Both VK210 and VK247 repeat types of Pvcsp were found in field isolates, where VK210 has higher prevalence. Previously, both the types were confirmed in a mosquito population from endemic areas of Bangladesh by CSP-ELISA where VK210 repeat types were also reported with higher prevalence [28, 29]. The prevalence of VK210 has been reported from other studies in Southeast Asia [9, 30, 31]. However, the VK247 repeat type is comparatively higher in Southeast Asia than other countries [18, 3032]. Among the study areas, VK247 was observed highest in Netrokona (75%) followed by Bandarban (66.7%) of total P. vivax population in the respective areas, and none in Rangamati. The differences in frequency of VK247 type may be due to vector species distribution and their increased susceptibility to infection by VK247 repeat type and/or host immune pressure to certain Pvcsp repeat type [30, 32].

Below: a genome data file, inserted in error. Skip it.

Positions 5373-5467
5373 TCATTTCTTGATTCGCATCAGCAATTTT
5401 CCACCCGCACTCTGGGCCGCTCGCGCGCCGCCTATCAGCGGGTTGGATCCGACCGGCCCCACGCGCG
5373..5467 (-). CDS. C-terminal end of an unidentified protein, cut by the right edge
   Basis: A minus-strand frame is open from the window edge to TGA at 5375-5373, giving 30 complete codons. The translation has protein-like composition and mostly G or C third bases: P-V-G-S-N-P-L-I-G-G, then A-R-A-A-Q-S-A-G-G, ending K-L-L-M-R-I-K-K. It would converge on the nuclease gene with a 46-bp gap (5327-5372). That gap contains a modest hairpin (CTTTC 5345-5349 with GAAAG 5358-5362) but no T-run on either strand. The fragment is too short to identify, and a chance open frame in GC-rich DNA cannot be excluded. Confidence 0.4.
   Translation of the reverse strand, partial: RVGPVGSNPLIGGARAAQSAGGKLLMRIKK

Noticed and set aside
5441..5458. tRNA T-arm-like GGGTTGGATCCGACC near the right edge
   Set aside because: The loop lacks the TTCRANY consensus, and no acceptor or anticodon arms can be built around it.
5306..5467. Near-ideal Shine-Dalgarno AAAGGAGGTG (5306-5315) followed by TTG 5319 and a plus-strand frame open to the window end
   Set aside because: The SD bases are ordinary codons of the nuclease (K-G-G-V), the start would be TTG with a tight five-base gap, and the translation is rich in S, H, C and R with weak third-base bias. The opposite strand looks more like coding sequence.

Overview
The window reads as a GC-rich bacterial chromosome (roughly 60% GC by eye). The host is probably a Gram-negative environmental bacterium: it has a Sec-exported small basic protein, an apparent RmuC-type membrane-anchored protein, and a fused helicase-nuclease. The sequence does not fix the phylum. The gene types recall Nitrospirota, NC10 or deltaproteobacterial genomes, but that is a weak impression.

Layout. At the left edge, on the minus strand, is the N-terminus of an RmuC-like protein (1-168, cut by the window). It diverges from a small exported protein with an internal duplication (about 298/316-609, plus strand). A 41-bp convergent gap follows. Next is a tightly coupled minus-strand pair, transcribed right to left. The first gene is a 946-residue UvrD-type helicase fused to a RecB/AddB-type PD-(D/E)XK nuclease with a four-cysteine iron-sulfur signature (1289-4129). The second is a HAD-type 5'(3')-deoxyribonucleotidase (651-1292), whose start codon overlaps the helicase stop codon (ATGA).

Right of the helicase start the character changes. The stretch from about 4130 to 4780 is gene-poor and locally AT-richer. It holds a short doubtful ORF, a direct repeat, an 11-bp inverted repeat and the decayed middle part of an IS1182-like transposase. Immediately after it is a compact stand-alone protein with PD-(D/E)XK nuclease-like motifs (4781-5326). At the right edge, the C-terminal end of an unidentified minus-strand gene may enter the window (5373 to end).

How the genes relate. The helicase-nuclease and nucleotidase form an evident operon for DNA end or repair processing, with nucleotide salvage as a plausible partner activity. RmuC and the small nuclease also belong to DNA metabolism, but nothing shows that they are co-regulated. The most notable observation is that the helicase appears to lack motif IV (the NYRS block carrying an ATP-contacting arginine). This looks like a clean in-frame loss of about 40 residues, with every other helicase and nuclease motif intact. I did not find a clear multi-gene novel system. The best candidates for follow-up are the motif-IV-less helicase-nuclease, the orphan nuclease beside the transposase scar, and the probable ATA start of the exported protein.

In this study, three different variable fragments (F1, F2 and F3) were analysed for Pvmsp 1 marker and a total of 56 distinct variants were distinguished through size polymorphism and PCR–RFLP. This indicates extensive polymorphisms in the Pvmsp 1 gene. In Thailand and India, less polymorphism has been reported [9, 30]. PCR–RFLP analysis showed high polymorphism in F2 fragments and out of a total of 102 PCR samples, seven different Alu I patterns and five different Mnl I patterns were observed, which is greater than other studies (Thailand, India, Pakistan) [9, 18, 30]. These variations indicate high genetic diversity in all the study areas and suggest that the Pvmsp 1 gene is under selective pressure for the parasite’s survival and transmission [18].The Pvmsp 3α gene is a reliable molecular marker for genotyping study of P. vivax. Three different allelic variants were observed, of which size variant A (1,900 bp) was predominant as reported in other studies [3033], but not in a study in Thailand [19]. Diverse RFLP patterns were observed for both Alu I and Hha I enzymes, with 19 and 16 distinct variants respectively, which is fewer than reported elsewhere [31, 32], but almost the same as another study from India [30]. While the findings are not directly comparable, with a dissimilar sampling strategy in use in this study, these values are strikingly higher in respect of the low endemicity of vivax malaria in certain regions, such as Thailand. Biological features of P. vivax, such as earlier gametocytogenesis, ie., production of gametocytes in the presymptomatic period before the drug treatment is initiated, and relapse could be the reason behind this extensive polymorphism. Earlier gametocytogenesis and relapses might allow for more efficient transmission to the vector mosquitoes [15].